For instance, the system should read an appointment calendar to know that a rep is meeting with an important customer and deliver relevant supporting data so it’s pre-loaded on the device. Most companies already have a general-purpose content management system in place, but truly making it sing requires focused analysis of various usage scenarios coupled with smart search and content analytics technologies.
2. Application delivery. Outside of a few features and additional services, most smart mobile devices are similar in nature. The functional difference between generations such as an iPad 1 or iPad 2 or operating systems like Android, Apple iOS, or Windows Phone, isn’t that huge. What’s important is to create a company-branded application that can be written once and deployed across various platforms with minimal effort.
This is important for two reasons. First, information workers don’t want to be limited in terms of the devices they can use. In fact, according to BizTechCrave, 66 percent of employees want companies to let them use any devices they choose. Second, following the write-once/run-often mantra means developers can focus on features and functionality rather than figuring out device quirks.
Such application delivery technologies already exist today and are the right approach for corporate-developed mobile apps. And, according to the recent report in CIO Magazine titled CIO’s Digital Spotlight on BYOD, there are immense benefits to this approach. Those benefits accrue in areas like improved employee reach, accelerated innovation, better work-life balance, and even improved safety.
3. Personalization. We live in a truly global society, which means that customer outreach must be tailored to specific regions, not simply mandated from headquarters in North America. For example, it’s pretty hard for me as a chief marketing officer based near Toronto to understand the cultural significance of a product name to customers living in Africa.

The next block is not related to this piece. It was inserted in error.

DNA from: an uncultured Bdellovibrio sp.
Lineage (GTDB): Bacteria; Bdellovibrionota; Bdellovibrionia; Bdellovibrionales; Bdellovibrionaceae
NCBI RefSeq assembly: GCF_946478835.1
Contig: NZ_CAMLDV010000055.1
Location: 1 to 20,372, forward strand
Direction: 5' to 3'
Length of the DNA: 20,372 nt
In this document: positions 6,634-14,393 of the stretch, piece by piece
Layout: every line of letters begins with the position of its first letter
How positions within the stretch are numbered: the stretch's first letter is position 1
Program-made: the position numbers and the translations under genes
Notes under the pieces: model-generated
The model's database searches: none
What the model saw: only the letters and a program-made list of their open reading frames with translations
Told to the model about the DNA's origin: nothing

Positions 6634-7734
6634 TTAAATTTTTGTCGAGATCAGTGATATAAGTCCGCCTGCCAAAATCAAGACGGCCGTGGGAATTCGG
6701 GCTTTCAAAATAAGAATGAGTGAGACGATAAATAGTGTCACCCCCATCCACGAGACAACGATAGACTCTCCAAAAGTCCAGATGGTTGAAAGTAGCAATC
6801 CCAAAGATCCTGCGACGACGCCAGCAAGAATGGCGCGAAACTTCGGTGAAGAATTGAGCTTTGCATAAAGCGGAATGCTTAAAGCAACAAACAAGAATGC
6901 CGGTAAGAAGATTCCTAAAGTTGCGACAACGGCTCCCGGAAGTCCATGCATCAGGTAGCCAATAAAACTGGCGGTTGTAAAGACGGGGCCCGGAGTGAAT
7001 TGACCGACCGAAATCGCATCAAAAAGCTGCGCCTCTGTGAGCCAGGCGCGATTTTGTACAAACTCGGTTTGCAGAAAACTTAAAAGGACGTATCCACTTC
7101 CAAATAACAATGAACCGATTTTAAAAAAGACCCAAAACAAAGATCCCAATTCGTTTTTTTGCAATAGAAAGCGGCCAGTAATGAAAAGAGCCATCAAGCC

At OpenText we offer campaign guidance and promote communication within our global team. Executives are placed in regions in part because they not only understand our company, but also because they understand how our company is perceived in their region and what business practices work there. We use a digital asset management system to keep track of our various properties, all which are available on mobile devices.
4. Infrastructure. Since mobile workers seem to be always traveling somewhere, it’s important to design flexible content management strategies to fit a variety of work styles. But it’s equally important to make sure that the underlying infrastructure is rock solid. This means use of scalable cloud-based servers coupled with redundant backup systems. Once users start depending on mobile content, there’s no turning back. Similarly, it’s important to encase mobile applications with appropriate levels of security without unduly hampering usability.
All this does what?
The continued development of and growth in use of mobile technologies has potential to change the way many corporations function. Sales representatives in the field will have an easier time filling orders. Marketing leaders will initiate global programs that are more coordinated with less stringent control. Customer service reps will have an easier time accessing corporate data to simplify their job. As noted in a report by iPass from Q3 2011, 54 percent of workers surveyed felt their productivity was substantially improved using mobile technology. If you’re like most organizations, you’ve only scratched the surface of what’s possible with mobile technology. The time to look for more improvements is now.
James Latham is the Chief Marketing Officer of OpenText and he has more than 20 years of executive leadership and global marketing experience in both startup and large public software companies. He can be reached at firstname.lastname@example.org and you can read more about his thoughts on marketing and social media at his blog – the CMO Zone.